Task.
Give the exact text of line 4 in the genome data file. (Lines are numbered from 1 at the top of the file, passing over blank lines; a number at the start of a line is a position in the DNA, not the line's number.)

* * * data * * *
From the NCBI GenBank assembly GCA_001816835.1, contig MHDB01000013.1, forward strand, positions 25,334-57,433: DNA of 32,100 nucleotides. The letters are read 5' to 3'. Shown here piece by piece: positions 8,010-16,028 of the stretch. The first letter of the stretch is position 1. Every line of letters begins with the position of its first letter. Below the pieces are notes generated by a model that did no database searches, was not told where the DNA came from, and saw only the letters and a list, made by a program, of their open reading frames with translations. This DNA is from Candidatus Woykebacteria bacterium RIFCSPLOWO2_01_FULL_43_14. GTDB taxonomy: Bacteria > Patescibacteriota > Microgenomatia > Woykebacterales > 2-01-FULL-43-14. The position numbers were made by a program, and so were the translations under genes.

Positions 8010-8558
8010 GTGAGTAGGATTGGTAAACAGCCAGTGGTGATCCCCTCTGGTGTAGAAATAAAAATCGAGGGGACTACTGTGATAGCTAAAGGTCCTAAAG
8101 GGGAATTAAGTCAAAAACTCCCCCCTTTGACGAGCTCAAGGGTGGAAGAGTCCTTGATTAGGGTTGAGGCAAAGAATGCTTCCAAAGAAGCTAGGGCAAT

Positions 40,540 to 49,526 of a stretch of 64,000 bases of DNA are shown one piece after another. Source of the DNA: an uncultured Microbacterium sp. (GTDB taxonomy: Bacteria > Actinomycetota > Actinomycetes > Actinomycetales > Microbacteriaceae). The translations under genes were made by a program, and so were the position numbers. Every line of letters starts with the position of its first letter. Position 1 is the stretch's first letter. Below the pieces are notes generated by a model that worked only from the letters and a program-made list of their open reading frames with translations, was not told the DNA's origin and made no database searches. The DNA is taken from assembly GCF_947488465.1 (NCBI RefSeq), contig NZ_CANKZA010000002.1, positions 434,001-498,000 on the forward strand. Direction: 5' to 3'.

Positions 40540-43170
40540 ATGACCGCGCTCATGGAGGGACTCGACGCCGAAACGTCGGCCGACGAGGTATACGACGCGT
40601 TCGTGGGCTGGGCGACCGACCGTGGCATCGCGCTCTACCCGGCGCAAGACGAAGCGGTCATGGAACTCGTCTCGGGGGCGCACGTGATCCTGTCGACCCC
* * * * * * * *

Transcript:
8101 GGGAATTAAGTCAAAAACTCCCCCCTTTGACGAGCTCAAGGGTGGAAGAGTCCTTGATTAGGGTTGAGGCAAAGAATGCTTCCAAAGAAGCTAGGGCAAT